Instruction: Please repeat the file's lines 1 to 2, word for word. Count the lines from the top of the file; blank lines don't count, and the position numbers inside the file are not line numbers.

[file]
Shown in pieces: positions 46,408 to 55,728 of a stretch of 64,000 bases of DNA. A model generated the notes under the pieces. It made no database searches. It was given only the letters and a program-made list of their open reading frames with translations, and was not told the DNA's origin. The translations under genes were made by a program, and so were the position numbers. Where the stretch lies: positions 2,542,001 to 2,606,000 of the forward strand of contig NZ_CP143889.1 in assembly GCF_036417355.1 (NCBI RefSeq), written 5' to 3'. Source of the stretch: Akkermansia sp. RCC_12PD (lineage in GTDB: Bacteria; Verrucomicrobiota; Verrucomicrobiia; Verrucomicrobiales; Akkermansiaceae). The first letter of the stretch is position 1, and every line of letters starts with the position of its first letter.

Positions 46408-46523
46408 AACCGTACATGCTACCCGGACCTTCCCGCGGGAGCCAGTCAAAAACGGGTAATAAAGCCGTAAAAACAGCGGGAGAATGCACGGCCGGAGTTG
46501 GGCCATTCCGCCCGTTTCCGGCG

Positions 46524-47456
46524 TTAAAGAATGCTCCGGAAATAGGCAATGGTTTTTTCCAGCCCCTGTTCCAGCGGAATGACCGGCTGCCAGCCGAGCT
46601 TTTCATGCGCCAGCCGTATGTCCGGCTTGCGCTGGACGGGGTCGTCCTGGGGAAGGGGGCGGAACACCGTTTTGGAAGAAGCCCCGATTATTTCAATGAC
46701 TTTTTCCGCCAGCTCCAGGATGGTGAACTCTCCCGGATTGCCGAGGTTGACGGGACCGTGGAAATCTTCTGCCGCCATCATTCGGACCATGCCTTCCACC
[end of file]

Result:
Shown in pieces: positions 46,408 to 55,728 of a stretch of 64,000 bases of DNA. A model generated the notes under the pieces. It made no database searches. It was given only the letters and a program-made list of their open reading frames with translations, and was not told the DNA's origin. The translations under genes were made by a program, and so were the position numbers. Where the stretch lies: positions 2,542,001 to 2,606,000 of the forward strand of contig NZ_CP143889.1 in assembly GCF_036417355.1 (NCBI RefSeq), written 5' to 3'. Source of the stretch: Akkermansia sp. RCC_12PD (lineage in GTDB: Bacteria; Verrucomicrobiota; Verrucomicrobiia; Verrucomicrobiales; Akkermansiaceae). The first letter of the stretch is position 1, and every line of letters starts with the position of its first letter.

Positions 46408-46523